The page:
A non-binding declaration cannot adequately protect the rights it proclaims.  It is time for a radical transformationshift to concrete action. Duha Shabir, Rethinking the UDHR, Presentation Convent School, Jammu and Kashmir.

We must give the UDHR teeth.  Savannah Sisk, It Wasn’t Supposed to Be Like This, Lake Buena Vista High School, Florida.

The effectiveness of the UDHR is significantly hampered by the absence of a strong, centralized authority empowered to ensue universal compliance…. A more resolute stance on economic inequality is imperative.  Jin Kim, Enhancing the Universal Declaration of Human Rights: The Contrast Between Its Purpose and Its Execution, Stuyvesant High School, New York.

For every prerogative, there must be protection. For every iniquity, there must be consequences – without it, the UDHR stands as nothing but a notion of unattainable peace. Shyla Bhimani, A Preamble for Progress, Mamaroneck High School, Mamaroneck, NY.

It is clear that what the document says does not matter as much as how it is followed…The fact that 5 countries can override the safety of so many millions of people has led to... the Security Council being described as a global dictatorship. Ivy Nichols, A Need for Change: Enforcing Human Rights, Early College Academy, Greeley, CO.

UDHR can be a guideline for action but cannot directly implement change. Elias Freire, On Human Rights and How to Protect Them, Freire Academy, Wantage, NJ.

Real challenge lies in the lack of a unified international effort for universal human rights. Louis Huang, A Unified International Effort to Combat the Corruption of Human Rights, Herbert Henry Dow High School, Midland, MI.


AI is an unknown tool with massive potential for growth and advancement…[but] behind every AI tool, AEDT or electronic monitoring system there is at least one person considering if it is worth violating other’s human rights for the possible payout of using AI. Tal Rekem, The Role of the Universal Declaration of Human Rights in the Age of AI, Hunter College High School, New York.


There can be no progress until Western Countries put humanitarian advancement over their own economic advancement. Christian Poppell, An Examination of the Universal Declaration of Human Rights – Maintaining Principles in the Face of Persistent Inequities, Solon High School, Solon, OH.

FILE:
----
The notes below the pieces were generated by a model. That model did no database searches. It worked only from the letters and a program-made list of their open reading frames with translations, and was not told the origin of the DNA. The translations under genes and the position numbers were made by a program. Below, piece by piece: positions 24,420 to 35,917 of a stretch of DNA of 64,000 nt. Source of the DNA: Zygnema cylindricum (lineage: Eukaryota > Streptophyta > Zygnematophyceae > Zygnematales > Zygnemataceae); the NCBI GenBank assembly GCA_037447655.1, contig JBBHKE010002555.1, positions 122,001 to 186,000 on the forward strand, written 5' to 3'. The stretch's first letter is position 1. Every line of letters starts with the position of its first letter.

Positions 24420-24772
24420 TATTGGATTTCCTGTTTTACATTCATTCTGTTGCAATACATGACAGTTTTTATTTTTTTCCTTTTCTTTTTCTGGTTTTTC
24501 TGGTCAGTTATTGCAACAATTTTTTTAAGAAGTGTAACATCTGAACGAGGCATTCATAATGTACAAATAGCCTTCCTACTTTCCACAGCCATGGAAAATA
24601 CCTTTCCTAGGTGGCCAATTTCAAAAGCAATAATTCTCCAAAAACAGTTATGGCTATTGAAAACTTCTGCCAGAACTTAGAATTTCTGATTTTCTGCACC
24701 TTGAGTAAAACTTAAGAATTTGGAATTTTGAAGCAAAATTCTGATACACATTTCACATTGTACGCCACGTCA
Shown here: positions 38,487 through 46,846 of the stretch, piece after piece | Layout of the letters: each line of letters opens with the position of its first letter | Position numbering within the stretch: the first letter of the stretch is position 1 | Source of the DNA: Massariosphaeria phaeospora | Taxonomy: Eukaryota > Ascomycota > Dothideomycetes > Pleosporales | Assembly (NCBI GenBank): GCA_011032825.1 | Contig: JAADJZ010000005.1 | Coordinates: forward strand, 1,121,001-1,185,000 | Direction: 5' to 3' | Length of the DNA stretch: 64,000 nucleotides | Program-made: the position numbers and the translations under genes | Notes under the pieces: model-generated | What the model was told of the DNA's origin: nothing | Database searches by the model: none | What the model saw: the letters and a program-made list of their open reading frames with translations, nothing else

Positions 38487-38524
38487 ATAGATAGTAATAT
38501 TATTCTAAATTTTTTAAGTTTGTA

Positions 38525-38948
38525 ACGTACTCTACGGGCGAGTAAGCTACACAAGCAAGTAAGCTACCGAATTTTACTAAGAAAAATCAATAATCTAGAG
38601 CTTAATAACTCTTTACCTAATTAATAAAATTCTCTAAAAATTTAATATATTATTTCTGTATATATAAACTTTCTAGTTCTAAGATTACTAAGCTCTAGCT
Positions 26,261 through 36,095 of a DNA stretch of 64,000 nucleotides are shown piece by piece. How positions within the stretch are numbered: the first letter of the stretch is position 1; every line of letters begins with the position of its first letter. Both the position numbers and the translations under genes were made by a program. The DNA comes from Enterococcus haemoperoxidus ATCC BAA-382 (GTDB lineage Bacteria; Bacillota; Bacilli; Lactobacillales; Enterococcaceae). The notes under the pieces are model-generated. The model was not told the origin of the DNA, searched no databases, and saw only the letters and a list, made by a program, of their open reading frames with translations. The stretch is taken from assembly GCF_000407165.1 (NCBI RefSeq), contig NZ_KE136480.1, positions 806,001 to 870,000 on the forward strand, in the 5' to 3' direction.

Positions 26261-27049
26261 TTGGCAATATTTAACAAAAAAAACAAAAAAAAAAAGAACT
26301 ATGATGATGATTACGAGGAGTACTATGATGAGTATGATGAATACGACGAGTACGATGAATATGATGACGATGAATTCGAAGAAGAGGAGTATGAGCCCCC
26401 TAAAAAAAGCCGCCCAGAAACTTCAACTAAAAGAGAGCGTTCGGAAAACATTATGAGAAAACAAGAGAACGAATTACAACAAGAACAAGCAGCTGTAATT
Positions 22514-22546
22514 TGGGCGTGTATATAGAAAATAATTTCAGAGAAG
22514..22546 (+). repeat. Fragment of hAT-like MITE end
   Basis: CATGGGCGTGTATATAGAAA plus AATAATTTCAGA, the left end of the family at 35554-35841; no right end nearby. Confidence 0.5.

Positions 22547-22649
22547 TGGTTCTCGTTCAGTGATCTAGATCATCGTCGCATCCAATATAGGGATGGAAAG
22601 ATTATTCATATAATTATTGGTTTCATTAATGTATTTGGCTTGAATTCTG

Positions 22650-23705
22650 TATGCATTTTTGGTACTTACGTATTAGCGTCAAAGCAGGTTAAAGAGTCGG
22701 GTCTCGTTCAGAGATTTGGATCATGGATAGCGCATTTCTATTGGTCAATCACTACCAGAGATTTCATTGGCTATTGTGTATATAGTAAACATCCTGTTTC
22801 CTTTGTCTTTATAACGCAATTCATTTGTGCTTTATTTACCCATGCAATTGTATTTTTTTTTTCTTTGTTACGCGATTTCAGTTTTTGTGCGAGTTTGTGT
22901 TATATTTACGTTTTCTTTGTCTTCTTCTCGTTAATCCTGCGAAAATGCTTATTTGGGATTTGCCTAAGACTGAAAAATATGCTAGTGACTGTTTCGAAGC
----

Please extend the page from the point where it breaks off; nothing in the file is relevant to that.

The most ambitious and sweeping feature of the declaration is it’s firm and foundational claim to be applicable to all human beings throughout the world, across cultures, political systems, genders, races, religious traditions and classes. Thus far, it has to an extent failed at achieving that.  Savana McDuffie, Universal Declaration of Human Rights 75th Anniversary Speech. What More Can We Do? J.O.Combs High School, San Tan Valley, Arizona.

It would be beneficial to add and bring attention to the rights of minorities and their specific cultural rights, because there is no current representation. Ajla Radoncic, The Universal Declaration of Human Rights: An Evaluation of Effectiveness and the Path Forward, Richmond Park Sec. School, Ilidža, Sarajevo Bosna and Hercegovina.

True universality is the reconciliation of cosmopolitan cultural norms, starting with interpreting a more diverse, holistic, and comprehensive conception of UDHR. Trisha Rastogi, Lost in Translation: Assessing the Limitations of the Universal Declaration of Human Rights in the 21st Century, Blue Valley High School, Overland Park, Kansas.


Survival of rights protection rests profoundly on whether ordinary citizens courageously stand up for others beyond self-interest alone.  Sruti Peddi, There Is Still Life to Breathe Into the UN, Basis Scottsdale, Scottsdale, AZ.


I dream of a world where every individual can bask in the warm glow of peace, dignity, and equality. Typh Pham, Thanh Binh School, Ho Chi Minh City, Vietnam.